Thirty-seven per cent of Minden Hills septic systems inspected in 2021 aren’t up to par, however, most are in low-risk condition.
WSP Global, a company hired to conduct septic system inspections across the township between 2021-2025, presented its findings at a March 31 council meeting.
It detailed issues and trends found within the 1,072 systems surveyed at 820 properties in the first stage of the inspections, which will run each summer for the next four years.
The checks cost homeowners $220. If fixes are needed, remedial inspections cost another $220.Those with septic systems installed after 2016 are exempt.
The report said the majority of systems surveyed are between 20-30 years old, with 620 or 58 per cent – designated low risk, 420 medium risk, and 34 high risk.
Brandon Aubin of WSP said educating property owners about proper septic system care, as well as the requirements, seems to be a key issue moving forward, as well as “highlighting for them this is a benefit. It’s not to put systems under the scrutiny of the building code.”
Common issues found include high levels of waste within the septic bed, structural issues with septic tanks and improper use of the area above the septic bed.
Coun. Bob Carter asked if there is a calculation that can tell if a septic system is big enough for a property.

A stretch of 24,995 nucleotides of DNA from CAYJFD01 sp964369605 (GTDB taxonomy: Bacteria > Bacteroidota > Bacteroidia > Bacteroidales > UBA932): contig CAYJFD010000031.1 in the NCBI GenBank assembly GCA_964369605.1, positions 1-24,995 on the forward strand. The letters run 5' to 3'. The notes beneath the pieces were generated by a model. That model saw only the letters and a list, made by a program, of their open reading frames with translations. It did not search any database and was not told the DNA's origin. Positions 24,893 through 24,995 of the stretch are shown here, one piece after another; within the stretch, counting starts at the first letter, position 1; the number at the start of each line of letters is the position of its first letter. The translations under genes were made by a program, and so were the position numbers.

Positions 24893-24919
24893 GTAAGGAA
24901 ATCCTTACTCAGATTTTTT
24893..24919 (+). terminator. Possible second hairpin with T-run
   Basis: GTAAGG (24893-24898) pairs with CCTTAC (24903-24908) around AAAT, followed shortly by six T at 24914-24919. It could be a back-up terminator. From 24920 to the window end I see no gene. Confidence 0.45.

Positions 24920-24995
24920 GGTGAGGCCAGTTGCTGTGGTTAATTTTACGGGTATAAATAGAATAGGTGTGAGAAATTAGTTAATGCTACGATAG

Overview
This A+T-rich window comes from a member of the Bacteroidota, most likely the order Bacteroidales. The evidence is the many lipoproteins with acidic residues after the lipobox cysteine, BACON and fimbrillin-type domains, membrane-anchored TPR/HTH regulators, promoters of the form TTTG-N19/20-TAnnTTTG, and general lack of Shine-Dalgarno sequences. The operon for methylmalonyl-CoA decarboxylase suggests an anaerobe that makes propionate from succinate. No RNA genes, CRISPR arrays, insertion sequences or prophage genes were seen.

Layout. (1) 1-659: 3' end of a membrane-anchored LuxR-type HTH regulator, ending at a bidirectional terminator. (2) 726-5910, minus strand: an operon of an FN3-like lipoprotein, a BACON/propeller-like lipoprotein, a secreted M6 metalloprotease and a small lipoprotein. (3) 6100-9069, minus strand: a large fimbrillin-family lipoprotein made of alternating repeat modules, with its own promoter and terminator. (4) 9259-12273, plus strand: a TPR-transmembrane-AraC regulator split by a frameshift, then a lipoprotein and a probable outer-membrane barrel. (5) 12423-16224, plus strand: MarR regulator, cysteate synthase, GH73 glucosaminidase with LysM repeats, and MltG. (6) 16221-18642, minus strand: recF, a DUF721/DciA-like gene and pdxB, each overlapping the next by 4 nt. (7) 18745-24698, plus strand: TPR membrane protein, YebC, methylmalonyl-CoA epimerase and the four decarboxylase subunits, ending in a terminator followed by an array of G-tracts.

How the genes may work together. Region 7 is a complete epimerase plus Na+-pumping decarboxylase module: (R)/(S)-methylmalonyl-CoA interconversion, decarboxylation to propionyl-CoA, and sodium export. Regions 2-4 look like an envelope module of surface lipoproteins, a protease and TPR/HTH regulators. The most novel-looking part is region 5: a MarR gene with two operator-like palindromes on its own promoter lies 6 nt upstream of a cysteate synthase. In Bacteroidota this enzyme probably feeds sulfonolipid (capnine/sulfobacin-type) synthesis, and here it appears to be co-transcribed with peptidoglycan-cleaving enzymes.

Aubin said inspectors compare notes from a property’s building permits to the size of the tank, making sure it can handle capacity. There are 126 properties that did not receive inspections for various reasons.
Carter said, “people will do everything they can from preventing the inspection from taking place because they’ve got a woefully inadequate system. “I would like to make sure [that at] these 15 per cent of properties, all efforts are made to get these done.”
Coun. Pam Sayne said she received a lot of calls about the program. She said she was concerned a high volume of calls to municipal staff would use up resources.
“Part of the reason we decided to contract this out instead of bringing it in to staff was that it would take pressure off of our building department to have this outsourced,” she said.
“I think there needs to be the ability to answer questions online.”
Colin McKnight, Minden Hills’ chief building official, estimated he received thousands of calls about septic inspections last year. He said it’s difficult to respond to that high a volume of queries.
CAO Trisha McKibbin added, “a big key is the communication piece. Communication between WSP and the municipality and both the communication between WSP and the municipality out to the public.”
Inspections are set to continue, in 2022; Duck, Horseshoe, Mountain lakes; in 2023, Soyers, Kashagawigamog, Canning lakes; in 2024, Little Boshkung, Twelve Mile, Brady and Bob lakes; and in 2025, Davis, Bat, South and Bow lakes.